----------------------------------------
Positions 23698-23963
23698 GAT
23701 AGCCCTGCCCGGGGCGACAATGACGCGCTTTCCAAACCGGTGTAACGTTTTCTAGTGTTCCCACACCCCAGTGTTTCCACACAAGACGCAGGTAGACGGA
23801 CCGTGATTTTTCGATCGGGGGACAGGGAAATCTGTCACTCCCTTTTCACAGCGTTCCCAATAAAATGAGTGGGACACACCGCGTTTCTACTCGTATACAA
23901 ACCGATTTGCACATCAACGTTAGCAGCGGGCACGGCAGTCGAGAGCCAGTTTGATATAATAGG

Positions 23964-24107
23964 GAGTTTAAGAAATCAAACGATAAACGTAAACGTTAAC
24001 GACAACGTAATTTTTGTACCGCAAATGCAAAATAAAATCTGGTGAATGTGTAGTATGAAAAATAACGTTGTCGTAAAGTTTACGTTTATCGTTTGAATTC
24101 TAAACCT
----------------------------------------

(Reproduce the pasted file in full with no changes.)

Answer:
Positions 23698-23963
23698 GAT
23701 AGCCCTGCCCGGGGCGACAATGACGCGCTTTCCAAACCGGTGTAACGTTTTCTAGTGTTCCCACACCCCAGTGTTTCCACACAAGACGCAGGTAGACGGA
23801 CCGTGATTTTTCGATCGGGGGACAGGGAAATCTGTCACTCCCTTTTCACAGCGTTCCCAATAAAATGAGTGGGACACACCGCGTTTCTACTCGTATACAA
23901 ACCGATTTGCACATCAACGTTAGCAGCGGGCACGGCAGTCGAGAGCCAGTTTGATATAATAGG

Positions 23964-24107
23964 GAGTTTAAGAAATCAAACGATAAACGTAAACGTTAAC
24001 GACAACGTAATTTTTGTACCGCAAATGCAAAATAAAATCTGGTGAATGTGTAGTATGAAAAATAACGTTGTCGTAAAGTTTACGTTTATCGTTTGAATTC
24101 TAAACCT